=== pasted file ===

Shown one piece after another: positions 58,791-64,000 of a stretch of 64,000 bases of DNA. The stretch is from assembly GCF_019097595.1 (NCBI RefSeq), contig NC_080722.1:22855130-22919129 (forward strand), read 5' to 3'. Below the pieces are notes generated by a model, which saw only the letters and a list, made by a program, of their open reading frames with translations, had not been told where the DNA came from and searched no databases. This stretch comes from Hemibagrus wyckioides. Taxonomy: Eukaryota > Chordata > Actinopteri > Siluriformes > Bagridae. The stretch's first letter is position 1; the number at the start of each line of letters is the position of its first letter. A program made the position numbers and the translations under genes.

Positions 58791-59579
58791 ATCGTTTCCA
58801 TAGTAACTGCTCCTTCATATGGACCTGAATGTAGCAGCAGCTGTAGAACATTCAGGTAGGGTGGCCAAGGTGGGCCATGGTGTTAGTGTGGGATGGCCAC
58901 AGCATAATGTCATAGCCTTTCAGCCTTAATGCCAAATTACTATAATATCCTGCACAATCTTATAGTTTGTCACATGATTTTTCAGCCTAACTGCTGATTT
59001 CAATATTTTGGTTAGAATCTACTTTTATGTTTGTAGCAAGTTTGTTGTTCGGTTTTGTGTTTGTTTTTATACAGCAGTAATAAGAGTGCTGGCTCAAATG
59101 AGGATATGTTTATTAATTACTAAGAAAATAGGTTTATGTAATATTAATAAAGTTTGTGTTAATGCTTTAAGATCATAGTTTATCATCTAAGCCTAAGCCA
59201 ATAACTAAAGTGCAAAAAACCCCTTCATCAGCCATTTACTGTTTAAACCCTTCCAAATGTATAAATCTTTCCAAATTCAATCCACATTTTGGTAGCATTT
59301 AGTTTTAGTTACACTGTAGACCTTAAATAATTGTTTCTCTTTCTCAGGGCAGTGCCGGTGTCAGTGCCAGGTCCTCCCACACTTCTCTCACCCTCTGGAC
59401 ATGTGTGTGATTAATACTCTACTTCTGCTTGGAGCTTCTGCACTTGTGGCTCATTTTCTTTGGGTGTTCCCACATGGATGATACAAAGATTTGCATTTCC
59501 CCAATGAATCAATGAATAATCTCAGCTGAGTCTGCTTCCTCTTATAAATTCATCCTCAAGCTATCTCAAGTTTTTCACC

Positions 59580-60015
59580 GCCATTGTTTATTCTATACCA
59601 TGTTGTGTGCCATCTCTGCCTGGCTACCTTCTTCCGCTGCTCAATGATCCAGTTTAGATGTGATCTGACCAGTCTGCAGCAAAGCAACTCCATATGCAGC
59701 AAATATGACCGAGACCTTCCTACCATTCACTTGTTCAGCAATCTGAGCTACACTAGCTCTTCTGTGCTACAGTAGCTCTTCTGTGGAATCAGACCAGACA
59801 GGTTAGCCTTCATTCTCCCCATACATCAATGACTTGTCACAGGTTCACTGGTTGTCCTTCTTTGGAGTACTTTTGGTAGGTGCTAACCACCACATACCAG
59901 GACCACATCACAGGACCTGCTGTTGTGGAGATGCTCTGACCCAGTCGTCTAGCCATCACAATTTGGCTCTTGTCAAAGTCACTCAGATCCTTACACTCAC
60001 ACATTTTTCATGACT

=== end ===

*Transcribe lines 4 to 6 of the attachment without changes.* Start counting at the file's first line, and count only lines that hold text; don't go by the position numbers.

58801 TAGTAACTGCTCCTTCATATGGACCTGAATGTAGCAGCAGCTGTAGAACATTCAGGTAGGGTGGCCAAGGTGGGCCATGGTGTTAGTGTGGGATGGCCAC
58901 AGCATAATGTCATAGCCTTTCAGCCTTAATGCCAAATTACTATAATATCCTGCACAATCTTATAGTTTGTCACATGATTTTTCAGCCTAACTGCTGATTT
59001 CAATATTTTGGTTAGAATCTACTTTTATGTTTGTAGCAAGTTTGTTGTTCGGTTTTGTGTTTGTTTTTATACAGCAGTAATAAGAGTGCTGGCTCAAATG